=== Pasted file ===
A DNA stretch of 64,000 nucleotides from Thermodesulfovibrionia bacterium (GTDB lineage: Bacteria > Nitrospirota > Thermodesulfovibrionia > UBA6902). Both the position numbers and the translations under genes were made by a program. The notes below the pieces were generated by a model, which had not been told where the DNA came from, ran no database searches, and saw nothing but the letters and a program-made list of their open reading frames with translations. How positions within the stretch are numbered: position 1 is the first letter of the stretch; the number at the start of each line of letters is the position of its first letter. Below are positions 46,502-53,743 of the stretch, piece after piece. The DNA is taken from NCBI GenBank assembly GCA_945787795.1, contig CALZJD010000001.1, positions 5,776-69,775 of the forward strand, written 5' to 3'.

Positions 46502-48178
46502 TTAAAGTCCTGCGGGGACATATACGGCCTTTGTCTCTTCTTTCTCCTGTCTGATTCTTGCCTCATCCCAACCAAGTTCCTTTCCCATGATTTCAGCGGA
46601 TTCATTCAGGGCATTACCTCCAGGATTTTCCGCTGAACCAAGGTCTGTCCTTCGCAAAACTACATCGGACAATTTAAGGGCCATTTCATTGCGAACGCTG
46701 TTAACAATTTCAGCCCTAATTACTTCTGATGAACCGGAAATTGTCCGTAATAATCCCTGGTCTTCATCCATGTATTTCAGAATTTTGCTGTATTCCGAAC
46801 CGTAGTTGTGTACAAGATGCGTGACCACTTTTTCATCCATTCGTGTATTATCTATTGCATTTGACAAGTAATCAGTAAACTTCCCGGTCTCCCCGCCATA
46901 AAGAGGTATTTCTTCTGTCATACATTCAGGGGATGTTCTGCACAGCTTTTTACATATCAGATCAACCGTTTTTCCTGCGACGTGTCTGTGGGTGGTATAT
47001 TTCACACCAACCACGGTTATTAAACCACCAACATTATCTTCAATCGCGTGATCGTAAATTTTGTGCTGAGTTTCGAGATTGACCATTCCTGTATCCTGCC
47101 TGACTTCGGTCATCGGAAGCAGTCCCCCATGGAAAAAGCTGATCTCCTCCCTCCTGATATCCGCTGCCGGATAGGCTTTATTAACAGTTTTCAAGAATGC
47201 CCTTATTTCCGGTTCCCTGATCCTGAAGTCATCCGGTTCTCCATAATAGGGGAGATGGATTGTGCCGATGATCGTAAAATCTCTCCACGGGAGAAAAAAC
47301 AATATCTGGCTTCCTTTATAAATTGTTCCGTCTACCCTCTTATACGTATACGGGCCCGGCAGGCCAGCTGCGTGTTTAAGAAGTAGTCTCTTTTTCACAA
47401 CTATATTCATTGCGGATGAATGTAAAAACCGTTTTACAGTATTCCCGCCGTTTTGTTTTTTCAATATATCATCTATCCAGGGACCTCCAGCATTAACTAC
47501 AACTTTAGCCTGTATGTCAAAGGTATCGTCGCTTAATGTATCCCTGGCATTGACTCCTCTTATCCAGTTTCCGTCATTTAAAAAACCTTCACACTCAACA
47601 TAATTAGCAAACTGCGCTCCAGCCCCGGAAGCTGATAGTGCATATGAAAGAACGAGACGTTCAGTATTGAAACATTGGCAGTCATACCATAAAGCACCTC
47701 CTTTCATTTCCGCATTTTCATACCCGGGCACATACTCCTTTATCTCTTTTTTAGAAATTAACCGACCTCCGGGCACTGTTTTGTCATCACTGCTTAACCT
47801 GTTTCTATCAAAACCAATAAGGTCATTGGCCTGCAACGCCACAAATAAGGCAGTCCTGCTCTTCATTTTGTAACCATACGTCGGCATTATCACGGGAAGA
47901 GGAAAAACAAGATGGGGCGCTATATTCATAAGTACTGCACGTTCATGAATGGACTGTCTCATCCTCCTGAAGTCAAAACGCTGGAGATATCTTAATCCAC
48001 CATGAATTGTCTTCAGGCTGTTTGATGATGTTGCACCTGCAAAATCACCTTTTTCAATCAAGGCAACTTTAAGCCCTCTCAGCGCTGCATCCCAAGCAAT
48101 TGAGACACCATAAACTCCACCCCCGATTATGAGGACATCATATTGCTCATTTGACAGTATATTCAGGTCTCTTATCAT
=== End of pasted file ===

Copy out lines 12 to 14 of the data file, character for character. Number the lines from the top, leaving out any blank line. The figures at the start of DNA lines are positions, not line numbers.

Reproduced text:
47401 CTATATTCATTGCGGATGAATGTAAAAACCGTTTTACAGTATTCCCGCCGTTTTGTTTTTTCAATATATCATCTATCCAGGGACCTCCAGCATTAACTAC
47501 AACTTTAGCCTGTATGTCAAAGGTATCGTCGCTTAATGTATCCCTGGCATTGACTCCTCTTATCCAGTTTCCGTCATTTAAAAAACCTTCACACTCAACA
47601 TAATTAGCAAACTGCGCTCCAGCCCCGGAAGCTGATAGTGCATATGAAAGAACGAGACGTTCAGTATTGAAACATTGGCAGTCATACCATAAAGCACCTC